Carl Zimmer

2021 Graduate Student Science Writing Workshop

Tuesday, March 16, 2021
Tuesday, March 23, 2021
2:30 PM - 4:30 PM
via Zoom

Instructor: Carl Zimmer

Workshop registration: Workshop registration opens December 18, 2020 to all graduate students. To register, please complete the registration form at (note that you will be required to sign into your Yale account). If you do not have a Yale ID and wish to register and attend the sessions, please email

Workshop objectives: This workshop will introduce science graduate students to writing about science for a broad, non-scientist audience.

About the instructor: Carl Zimmer is professor adjunct, Yale MBB, a columnist for The New York Times, and the author of 14 books about science.

Course schedule:

First meeting: Tuesday, March 16th 2:30 - 4:30

This session will begin with a discussion about science writing, considering techniques required for good science writing. We will use the assigned reading below as the basis for the discussion.

I will describe in some detail how I produced one of my own articles, starting with the paper on which it was based.

Finally, we will discuss the course assignment (details below).


Ian Bogost. “Scholars Shouldn’t Fear Dumbing Down.” The Atlantic, October 26, 2018

I highly recommend these two books:

Steven Pinker, The Sense of Style: The Thinking Person’s Guide to Writing in the 21st Century. (Amazon page is external))

Siri Carpenter, editor. The Craft of Science Writing


Nicola Twilley, “How the First Gravitational Waves Were Found,” The New Yorker
Ed Yong, “Why the Coronavirus Has Been So Successful,” The Atlantic


The papers:

Gonzalez-Reiche, Ana S., et al. "Introductions and early spread of SARS-CoV-2 in the New York City area." Science 17 Jul 2020: Vol. 369, Issue 6501, pp. 297-301 DOI: 10.1126/science.abc1917

Maurano, M. T., Ramaswami, S., Zappile, P., Dimartino, D., Boytard, L., Ribeiro-dos-Santos, A. M., ... & Hogan, M. S. (2020). Sequencing identifies multiple early introductions of SARS-CoV-2 to the New York City Region. Genome Research. DOI: 10.1101/gr.266676.120

The article:

“Most New York Coronavirus Cases Came From Europe, Genomes Show” New York Times, April 4, 2020

Questions to consider: What in the papers is in the article? What is missing? How does the article go beyond the papers? How does the article portray the way science is done?


Pick a new scientific paper in an area of your choosing. Write a 600-word explanation of the research.

You are free to choose the style in which you write your assignment. It may be an opinion piece, a piece of straight news reporting as you’d see in a newspaper, or a more creative piece you might find in a magazine.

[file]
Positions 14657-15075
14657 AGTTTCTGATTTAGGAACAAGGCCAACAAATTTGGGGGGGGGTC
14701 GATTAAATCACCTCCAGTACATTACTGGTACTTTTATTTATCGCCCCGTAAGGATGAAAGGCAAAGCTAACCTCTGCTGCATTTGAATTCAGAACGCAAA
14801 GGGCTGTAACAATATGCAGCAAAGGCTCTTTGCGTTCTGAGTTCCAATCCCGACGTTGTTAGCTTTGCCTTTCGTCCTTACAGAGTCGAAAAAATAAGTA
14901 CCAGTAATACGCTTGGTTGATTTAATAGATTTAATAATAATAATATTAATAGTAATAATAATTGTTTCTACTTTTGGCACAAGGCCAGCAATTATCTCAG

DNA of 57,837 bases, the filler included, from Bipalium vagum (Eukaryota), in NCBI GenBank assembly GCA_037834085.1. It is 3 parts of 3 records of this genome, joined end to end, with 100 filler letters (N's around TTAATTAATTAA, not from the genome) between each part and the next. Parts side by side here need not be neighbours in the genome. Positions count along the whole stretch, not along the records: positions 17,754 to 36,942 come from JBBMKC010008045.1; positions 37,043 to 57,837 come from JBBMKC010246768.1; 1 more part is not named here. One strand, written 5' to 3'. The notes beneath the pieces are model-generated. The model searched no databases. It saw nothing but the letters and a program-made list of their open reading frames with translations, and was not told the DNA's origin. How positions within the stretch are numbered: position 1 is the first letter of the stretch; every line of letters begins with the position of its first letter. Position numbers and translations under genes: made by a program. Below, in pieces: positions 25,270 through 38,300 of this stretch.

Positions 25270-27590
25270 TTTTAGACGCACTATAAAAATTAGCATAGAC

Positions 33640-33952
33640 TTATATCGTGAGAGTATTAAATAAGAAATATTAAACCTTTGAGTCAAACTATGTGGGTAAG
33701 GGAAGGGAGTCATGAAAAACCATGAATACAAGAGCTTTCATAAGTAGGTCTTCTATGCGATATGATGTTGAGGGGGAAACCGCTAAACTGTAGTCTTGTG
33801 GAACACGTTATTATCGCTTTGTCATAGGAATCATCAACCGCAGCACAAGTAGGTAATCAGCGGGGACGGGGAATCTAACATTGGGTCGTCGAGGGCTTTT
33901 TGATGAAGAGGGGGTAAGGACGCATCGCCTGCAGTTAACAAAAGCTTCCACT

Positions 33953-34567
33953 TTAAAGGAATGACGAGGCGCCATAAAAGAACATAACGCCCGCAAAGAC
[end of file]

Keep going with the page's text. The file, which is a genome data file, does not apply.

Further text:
However, you approach it, you must explain why the scientists did the research, how they did it, and what they learned from it-and in such a way that a lay reader can understand it (and even enjoy it).

The first step towards good writing is good language. So, avoid all jargon, no matter how tempting. See here for an index of words I’ve banned from previous classes:

To research your piece, read the paper, look for any commentaries in the journals, and find background reading for context. If necessary, try to find a grad student at Yale or elsewhere who can take you through the research.

Be sure to include the citation of the paper on your assignment.

Since the assignment is due three days after the first workshop, I’d recommend starting on it before we meet. It may look like a quick task, but many grad students who have taken my workshop have told me it took a lot longer than they expected!

Assignments are due by Thursday, March 18, 2021 at 5 pm . Email them to me at

Please note that I will only be able to evaluate pieces by the first 20 students who registered for the workshop. However, all registrants are welcome to attend both sessions, complete the assignment, and participate in the discussions about the assignment in the second session. In order to participate in the second session, waiting list students will need to read the writing assignments I distribute for discussion, and write comments.

On Friday, March 19, I will send all workshop students 2 pieces. Over the weekend, all participants in the second session (Including waiting list students) will be required to write a 100-word critique of each article we will be discussing. The critique should describe a strong point of the article, and suggest a way to improve it. Workshop participants will email copies of their critiques to me and the authors by Sunday night and be prepared to discuss them in the second meeting.

Second Meeting: Tuesday, March 23rd 2:30 pm to 4:30 pm.

We will begin this session discussing the writing assignment. Most likely, you will have encountered unexpected challenges, which you are encouraged to describe. We will also discuss the sample pieces I will have distributed the previous Friday. You will be expected to offer constructive criticism about how the stories could be improved.

After discussing the writing assignment, we will survey the many opportunities for writing about science available today, from magazines to blogs to books to radio. We should have additional time for any topics that students wish to discuss further.


If there are any updates about this workshop, I will email them to all participants and add them to this page.